Washington Post: The food industry pays ‘influencer’ dietitians to shape your eating habits. “The trade group paid an undisclosed amount to 10 registered dietitians, as well as a physician and a fitness influencer, to use their social media accounts to help blunt the WHO’s claims that aspartame, a mainstay of Diet Coke and other sodas, is ineffective for weight loss and ‘possibly carcinogenic.’ The campaign, which the beverage group acknowledged organizing, highlighted a little-known tactic the multibillion-dollar food and beverage industry is using to sway consumers faced with often-contradictory health messages about popular products.”
University of Illinois: Twitter analysis captures nutrition chatter early in pandemic . “A new study in the Journal of Medical Internet Research from authors at UIC and Texas Woman’s University Institute for Health Sciences used data from Twitter to assess how non-expert users discussed one area of heavy interest during COVID-19: nutrition. By analyzing over 70,000 tweets posted between January and September 2020, the authors characterized the most common topics of conversation, identifying supplements, fluids and fruits as especially prominent.”
University of Reading: Kids’ summer salad problem solved with SEE & EAT solution. “The SEE & EAT books, launched by a team at the University of Reading, were created to encourage children to eat healthier. Research led by Professor Carmel Houston-Price has shown that pre-schoolers are more likely to eat vegetables at mealtimes if they are already familiar with what the vegetable looks like and where it comes from.” The ebooks are available for free.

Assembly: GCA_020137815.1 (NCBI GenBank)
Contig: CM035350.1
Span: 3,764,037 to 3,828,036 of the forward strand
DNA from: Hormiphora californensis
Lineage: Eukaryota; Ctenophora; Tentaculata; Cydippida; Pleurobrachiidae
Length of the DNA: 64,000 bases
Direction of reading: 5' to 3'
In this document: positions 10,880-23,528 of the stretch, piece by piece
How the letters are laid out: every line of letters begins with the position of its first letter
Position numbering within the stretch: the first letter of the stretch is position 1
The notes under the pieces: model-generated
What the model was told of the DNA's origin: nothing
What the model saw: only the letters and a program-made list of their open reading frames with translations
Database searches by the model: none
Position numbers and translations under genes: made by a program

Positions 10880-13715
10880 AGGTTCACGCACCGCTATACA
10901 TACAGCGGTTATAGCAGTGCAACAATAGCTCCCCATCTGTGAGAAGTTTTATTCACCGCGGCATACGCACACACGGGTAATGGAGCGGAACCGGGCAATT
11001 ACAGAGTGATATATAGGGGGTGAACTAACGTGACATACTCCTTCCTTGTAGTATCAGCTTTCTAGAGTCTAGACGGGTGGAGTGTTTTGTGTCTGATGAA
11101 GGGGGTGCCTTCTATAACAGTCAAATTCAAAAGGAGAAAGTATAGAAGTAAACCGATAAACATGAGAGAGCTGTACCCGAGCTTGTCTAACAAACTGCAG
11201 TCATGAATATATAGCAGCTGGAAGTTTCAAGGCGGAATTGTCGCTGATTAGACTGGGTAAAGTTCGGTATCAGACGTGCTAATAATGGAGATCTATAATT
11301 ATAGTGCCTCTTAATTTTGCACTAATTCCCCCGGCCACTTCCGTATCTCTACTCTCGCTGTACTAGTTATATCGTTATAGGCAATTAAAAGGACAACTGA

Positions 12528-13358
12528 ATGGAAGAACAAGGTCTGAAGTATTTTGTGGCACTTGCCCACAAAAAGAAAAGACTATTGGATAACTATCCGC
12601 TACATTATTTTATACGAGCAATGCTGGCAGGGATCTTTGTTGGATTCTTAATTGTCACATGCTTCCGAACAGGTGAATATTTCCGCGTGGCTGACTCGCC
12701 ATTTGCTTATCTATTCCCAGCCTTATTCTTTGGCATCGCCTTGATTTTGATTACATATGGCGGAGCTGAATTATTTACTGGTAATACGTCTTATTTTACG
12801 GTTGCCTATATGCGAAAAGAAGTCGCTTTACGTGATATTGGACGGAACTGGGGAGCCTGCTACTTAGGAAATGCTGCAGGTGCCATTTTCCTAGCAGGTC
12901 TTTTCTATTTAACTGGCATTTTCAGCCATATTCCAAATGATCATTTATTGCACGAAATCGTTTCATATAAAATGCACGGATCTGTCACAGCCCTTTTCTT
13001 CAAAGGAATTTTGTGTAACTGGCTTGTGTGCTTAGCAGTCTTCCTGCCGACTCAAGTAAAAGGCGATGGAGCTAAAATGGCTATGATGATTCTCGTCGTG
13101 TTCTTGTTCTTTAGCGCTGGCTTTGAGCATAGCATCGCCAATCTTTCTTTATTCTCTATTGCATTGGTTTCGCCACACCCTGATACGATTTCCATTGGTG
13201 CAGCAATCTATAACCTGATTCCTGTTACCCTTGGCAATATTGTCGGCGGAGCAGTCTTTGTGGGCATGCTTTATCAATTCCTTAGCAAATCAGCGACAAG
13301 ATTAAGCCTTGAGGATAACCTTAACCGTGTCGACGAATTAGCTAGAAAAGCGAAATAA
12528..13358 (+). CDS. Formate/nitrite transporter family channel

The Packer: Survey measures impact of rising costs, stress, social media on food choices. “The survey showed 4 in 10 Americans (42%) said they have come across social media content about food and nutrition in the past year. Predictably, exposure to this content is inversely proportional with age, with Gen Z (71%) and millennials (58%) reporting the highest exposure, as compared to older generations, the survey said. Two-thirds said they trust that information at least a little (46%) or a lot (21%), the survey found.”
Florida State University: FSU’s ‘Art in STEM’ returns for ninth year with in-person and virtual exhibitions. “The nearly two dozen works depict topics ranging from crystal growth to nanotechnology and chemical compounds and were created by students from the FSU departments of biological science, biomedical sciences, chemistry and biochemistry, mathematics, molecular biophysics, nutrition and integrative physiology, and scientific computing.”
University of Wollongong: Pacific Food Trade Database supports food system sustainability. “Researchers from the University of Wollongong (UOW) based Australian National Centre for Ocean Resources and Security (ANCORS), led by food systems senior research fellow Dr Tom Brewer, have developed the Pacific Food Trade Database to assist regional analysis and decision making…. The database, which is open access and free to use, includes tonnage of imports and exports from 1995-2018 for 18 Pacific islands and territories.”
International Atomic Energy Agency: IAEA and FAO Kickstart the Development of Pioneering Protein Quality Database. “Nutrition experts from the IAEA, the Food and Agriculture Organization of the United Nations (FAO) and the World Health Organization as well as national, research and academic institutions came together recently to outline the framework for a first-of-a-kind protein quality database, to help governments assess the protein adequacy of foods sold to consumers and develop optimal dietary protein requirements.”
Johns Hopkins University: One Size Doesn’t Fit All: An AI Approach To Creating Healthy Personalized Diets. “A Johns Hopkins systems engineer’s new method will allow patients to determine an achievable diet to improve their health and better manage negative symptoms.”